We need, then, to go back to the early 1900s. This was a time when war was unimaginable, when global trade networks tied the world together in unprecedented ways, and when the dominant powers found it hard to imagine things changing in any significant way. Of course, the rising powers—Germany and Japan, for example—felt differently.

One hundred years later, we once again have a globalized world, with large interlocked power blocs (the U.S., the EU, Japan, China, Russia). Within those blocs, there is conflict, notably with the rising power of Germany in the EU, and China eclipsing Japan in Asia.

Much has changed since the early 1900s, but learning from history requires looking at the right lessons. I would argue that, as the world changes, the lessons from the past 50 years are becoming less relevant than those from 100 years ago. In future posts, I'll discuss in greater depth how this relates to the global economy.

Subscribe via Email

New call-to-action
Crash-Test Investing

Hot Topics

New Call-to-action



see all



The information on this website is intended for informational/educational purposes only and should not be construed as investment advice, a solicitation, or a recommendation to buy or sell any security or investment product. Please contact your financial professional for more information specific to your situation.

Certain sections of this commentary contain forward-looking statements that are based on our reasonable expectations, estimates, projections, and assumptions. Forward-looking statements are not guarantees of future performance and involve certain risks and uncertainties, which are difficult to predict. Past performance is not indicative of future results. Diversification does not assure a profit or protect against loss in declining markets.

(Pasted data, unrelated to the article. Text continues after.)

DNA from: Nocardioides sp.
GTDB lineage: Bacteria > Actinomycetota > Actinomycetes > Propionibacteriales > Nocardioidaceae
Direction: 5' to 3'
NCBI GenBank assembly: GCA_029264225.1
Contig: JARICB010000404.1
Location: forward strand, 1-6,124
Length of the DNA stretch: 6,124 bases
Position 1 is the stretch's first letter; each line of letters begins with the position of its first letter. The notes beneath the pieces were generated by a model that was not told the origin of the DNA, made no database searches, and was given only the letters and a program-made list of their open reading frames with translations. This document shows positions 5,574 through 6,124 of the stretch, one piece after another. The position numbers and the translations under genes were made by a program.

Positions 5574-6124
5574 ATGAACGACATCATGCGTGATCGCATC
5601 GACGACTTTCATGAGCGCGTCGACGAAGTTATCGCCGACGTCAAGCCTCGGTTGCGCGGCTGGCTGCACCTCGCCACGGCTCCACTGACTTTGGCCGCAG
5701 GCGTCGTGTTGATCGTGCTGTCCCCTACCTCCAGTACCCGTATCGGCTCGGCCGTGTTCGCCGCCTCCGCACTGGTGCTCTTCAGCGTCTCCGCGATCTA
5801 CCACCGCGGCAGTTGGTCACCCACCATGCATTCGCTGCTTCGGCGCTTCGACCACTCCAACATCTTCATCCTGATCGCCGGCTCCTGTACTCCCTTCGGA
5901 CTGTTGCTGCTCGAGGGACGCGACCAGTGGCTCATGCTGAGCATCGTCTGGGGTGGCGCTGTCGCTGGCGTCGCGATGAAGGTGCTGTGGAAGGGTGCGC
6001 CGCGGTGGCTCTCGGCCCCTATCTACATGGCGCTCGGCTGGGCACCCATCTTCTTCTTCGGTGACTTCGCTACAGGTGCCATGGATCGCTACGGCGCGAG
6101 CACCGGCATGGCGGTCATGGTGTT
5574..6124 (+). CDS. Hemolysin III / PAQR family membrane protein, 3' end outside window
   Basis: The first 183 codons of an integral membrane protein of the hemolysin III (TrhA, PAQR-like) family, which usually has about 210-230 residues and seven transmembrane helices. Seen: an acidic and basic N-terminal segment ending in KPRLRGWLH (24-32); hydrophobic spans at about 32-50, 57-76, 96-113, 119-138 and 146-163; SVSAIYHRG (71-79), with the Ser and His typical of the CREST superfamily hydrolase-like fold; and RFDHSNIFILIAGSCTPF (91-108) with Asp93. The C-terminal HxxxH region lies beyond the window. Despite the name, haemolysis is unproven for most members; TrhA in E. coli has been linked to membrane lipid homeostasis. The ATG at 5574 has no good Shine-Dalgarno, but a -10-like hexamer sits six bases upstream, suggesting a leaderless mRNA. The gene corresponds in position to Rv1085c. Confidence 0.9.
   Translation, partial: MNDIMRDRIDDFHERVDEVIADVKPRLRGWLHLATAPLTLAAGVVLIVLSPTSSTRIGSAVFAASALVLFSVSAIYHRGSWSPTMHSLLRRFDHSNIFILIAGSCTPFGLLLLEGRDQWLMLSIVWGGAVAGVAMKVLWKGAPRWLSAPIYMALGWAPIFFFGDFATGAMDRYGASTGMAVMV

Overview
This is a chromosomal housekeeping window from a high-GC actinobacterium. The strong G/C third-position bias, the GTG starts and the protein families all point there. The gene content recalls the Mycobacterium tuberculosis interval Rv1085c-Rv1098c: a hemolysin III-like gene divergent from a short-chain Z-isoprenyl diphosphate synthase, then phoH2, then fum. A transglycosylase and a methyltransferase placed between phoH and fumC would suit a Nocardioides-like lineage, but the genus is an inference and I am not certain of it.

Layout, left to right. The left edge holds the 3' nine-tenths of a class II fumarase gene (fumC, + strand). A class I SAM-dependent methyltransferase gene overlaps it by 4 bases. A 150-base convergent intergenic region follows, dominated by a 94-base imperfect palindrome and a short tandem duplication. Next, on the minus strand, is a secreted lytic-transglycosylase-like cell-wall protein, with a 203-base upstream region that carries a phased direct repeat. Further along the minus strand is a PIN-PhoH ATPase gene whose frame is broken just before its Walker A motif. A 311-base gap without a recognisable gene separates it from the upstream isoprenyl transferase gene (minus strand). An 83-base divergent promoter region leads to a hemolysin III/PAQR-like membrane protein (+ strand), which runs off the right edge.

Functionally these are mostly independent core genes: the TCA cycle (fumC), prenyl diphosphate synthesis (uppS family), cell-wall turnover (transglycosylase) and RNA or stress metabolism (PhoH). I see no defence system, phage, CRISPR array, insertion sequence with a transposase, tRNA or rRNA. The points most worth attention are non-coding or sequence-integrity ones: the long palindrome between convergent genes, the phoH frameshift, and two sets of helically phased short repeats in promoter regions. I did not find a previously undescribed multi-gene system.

The S&P 500 Index is a broad-based measurement of changes in stock market conditions based on the average performance of 500 widely held common stocks. All indices are unmanaged and investors cannot invest directly in an index.

The MSCI EAFE (Europe, Australia, Far East) Index is a free float‐adjusted market capitalization index that is designed to measure the equity market performance of developed markets, excluding the U.S. and Canada. The MSCI EAFE Index consists of 21 developed market country indices.

One basis point (bp) is equal to 1/100th of 1 percent, or 0.01 percent.

The VIX (CBOE Volatility Index) measures the market’s expectation of 30-day volatility across a wide range of S&P 500 options.

The forward price-to-earnings (P/E) ratio divides the current share price of the index by its estimated future earnings.

Third-party links are provided to you as a courtesy. We make no representation as to the completeness or accuracy of information provided on these websites. Information on such sites, including third-party links contained within, should not be construed as an endorsement or adoption by Commonwealth of any kind. You should consult with a financial advisor regarding your specific situation.


Please review our Terms of Use

Commonwealth Financial Network®